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Title: Essays on 'disorganization' in contemporary organizations
Author: Herath, Dinuka
Awarding Body: Bournemouth University
Current Institution: Bournemouth University
Date of Award: 2018
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Twentieth century management thought consisted of assuming ‘order’ as a necessary condition for increasing employee productivity. However, from mid- century a number of studies started to indicate that assuming ‘order’ as a necessary condition for productivity is misguided. More recent studies have shown that ‘order’ may be largely detrimental to productivity. These findings have prompted researchers to look deeper into organizational ‘order’ and ‘disorder’. In this work the term disorder now has been replaced with the broader concept of ‘disorganization’. In its various incarnations (i.e. chaos, disorder, mess, entropy), disorganization has been explored in many biological, cultural, social, legal, physical, information and political systems. Disorganization is universally encountered within all organizations but has received relatively little attention from academics and practitioners in the management field. This is due to ambiguities in the concept, strongly held management beliefs (i.e. assuming order is good), and a general negative perception of disorganization. These issues have led to major shortcomings and confusion among academics in advancing research directed towards understanding disorganization. This research attempts to address these issues in depth and explores the usefulness of disorganization in contemporary organizations. The research herein is a systematic study of disorganization in order to achieve three specific objectives: a) Provide a theoretical clarification of disorganization and its benefits, b) Develop an understanding of the causes, characteristics, and effects of disorganization, c) Understand the implications of disorganization for academic research and management practice. In order to achieve these objectives novel techniques for theory building and experimental simulation design have been utilized. The research relies on agent-based simulations and conventional data analysis techniques. This work explores disorganization operating within organizations and how it affects its individuals and teams and falls under organizational behavior and presents three primary contributions in terms of theory, method and empirical evidence.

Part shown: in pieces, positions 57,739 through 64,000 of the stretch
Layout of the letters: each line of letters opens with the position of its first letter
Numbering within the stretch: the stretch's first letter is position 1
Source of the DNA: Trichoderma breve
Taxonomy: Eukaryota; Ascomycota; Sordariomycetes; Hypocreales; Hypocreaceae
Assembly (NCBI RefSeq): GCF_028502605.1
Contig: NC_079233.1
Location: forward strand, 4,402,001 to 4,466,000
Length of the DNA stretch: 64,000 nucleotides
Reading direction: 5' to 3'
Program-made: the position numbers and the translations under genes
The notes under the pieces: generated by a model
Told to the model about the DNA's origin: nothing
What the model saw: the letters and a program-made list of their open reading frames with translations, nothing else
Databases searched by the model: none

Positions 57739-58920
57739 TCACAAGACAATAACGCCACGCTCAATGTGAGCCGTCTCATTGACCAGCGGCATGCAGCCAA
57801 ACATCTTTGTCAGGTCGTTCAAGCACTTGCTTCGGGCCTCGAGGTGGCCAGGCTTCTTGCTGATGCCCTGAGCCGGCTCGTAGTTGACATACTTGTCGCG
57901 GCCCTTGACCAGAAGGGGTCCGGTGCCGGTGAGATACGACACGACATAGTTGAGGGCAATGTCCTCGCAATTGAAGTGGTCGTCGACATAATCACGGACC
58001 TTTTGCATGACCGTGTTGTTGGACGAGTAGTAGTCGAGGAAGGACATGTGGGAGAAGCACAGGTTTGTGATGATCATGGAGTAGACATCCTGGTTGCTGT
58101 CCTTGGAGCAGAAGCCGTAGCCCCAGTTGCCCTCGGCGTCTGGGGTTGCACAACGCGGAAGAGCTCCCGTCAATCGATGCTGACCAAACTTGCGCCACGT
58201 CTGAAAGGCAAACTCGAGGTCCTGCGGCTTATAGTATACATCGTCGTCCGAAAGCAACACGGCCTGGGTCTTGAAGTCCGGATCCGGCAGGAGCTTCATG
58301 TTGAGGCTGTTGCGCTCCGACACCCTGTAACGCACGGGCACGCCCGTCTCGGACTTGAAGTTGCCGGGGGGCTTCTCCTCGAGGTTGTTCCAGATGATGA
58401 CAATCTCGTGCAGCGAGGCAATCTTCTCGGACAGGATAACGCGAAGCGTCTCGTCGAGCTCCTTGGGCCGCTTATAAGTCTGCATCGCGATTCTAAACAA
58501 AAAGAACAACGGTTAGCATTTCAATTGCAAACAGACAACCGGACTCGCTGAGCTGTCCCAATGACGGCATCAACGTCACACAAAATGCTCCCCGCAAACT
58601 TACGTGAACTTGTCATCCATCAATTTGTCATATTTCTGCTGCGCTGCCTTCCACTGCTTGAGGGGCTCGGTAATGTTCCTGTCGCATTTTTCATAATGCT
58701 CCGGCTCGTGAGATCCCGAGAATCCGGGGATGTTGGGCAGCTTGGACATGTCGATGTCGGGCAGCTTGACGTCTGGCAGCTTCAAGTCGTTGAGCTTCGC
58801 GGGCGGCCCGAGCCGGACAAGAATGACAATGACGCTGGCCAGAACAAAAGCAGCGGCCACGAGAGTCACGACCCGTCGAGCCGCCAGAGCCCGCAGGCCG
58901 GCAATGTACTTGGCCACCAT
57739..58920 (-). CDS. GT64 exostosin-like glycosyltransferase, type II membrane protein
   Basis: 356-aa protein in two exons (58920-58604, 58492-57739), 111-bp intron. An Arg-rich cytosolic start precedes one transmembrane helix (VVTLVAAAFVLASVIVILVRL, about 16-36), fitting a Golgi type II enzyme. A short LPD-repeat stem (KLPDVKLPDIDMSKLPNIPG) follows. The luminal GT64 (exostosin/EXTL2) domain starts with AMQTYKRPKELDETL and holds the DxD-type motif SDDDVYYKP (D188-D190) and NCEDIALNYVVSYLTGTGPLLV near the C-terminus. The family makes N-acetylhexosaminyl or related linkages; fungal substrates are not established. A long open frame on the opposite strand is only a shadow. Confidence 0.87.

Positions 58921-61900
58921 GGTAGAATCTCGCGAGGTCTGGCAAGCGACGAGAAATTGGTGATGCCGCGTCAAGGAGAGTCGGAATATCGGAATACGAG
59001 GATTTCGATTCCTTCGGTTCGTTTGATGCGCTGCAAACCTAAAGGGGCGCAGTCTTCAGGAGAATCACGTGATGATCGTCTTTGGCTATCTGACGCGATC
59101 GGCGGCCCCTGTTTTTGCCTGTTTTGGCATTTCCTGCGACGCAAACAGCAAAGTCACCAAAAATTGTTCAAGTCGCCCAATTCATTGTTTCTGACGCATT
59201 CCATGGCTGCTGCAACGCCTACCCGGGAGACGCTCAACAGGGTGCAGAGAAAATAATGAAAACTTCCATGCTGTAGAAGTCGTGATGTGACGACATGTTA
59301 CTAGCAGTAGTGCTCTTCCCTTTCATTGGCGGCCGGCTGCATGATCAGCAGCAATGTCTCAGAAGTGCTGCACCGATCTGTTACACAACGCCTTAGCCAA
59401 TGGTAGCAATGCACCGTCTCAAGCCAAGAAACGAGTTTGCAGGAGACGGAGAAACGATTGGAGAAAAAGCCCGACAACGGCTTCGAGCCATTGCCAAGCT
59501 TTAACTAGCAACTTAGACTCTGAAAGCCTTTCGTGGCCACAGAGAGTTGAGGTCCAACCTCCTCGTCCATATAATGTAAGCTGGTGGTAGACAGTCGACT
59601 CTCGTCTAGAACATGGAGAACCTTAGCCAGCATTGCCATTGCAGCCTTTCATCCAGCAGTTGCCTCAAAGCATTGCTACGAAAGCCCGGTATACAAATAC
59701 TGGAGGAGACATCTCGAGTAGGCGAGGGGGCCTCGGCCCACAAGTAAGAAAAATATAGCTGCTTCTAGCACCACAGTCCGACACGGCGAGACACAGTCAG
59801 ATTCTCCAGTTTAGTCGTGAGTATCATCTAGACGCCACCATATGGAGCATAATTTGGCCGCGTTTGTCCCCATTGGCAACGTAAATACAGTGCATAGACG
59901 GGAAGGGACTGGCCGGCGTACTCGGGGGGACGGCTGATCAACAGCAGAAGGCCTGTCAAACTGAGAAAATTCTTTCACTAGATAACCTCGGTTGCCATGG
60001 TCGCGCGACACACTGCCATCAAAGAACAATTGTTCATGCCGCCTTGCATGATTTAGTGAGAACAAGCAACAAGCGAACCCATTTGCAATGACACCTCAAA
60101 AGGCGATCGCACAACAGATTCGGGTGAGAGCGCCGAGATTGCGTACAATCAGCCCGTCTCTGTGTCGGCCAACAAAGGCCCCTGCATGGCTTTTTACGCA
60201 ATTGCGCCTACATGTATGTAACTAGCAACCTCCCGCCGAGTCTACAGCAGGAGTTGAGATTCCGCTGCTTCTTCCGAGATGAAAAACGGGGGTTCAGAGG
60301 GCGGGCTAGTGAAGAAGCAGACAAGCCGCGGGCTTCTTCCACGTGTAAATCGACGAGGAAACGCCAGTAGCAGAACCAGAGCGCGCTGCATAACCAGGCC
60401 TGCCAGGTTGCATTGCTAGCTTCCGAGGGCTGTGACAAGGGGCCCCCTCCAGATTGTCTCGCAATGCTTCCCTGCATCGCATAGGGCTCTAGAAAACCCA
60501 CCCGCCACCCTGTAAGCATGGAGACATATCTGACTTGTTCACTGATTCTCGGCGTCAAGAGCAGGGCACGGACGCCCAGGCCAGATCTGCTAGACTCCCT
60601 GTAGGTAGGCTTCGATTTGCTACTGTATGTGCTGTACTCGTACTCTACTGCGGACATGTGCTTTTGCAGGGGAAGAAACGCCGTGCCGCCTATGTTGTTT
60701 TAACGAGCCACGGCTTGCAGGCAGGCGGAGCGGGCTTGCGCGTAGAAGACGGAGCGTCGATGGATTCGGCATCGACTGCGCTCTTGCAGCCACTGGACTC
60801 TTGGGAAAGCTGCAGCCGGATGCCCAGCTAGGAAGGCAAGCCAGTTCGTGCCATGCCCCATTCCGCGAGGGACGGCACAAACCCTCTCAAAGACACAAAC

Supervisor: Not available Sponsor: Not available
Qualification Name: Thesis (Ph.D.) Qualification Level: Doctoral
EThOS ID:  DOI: Not available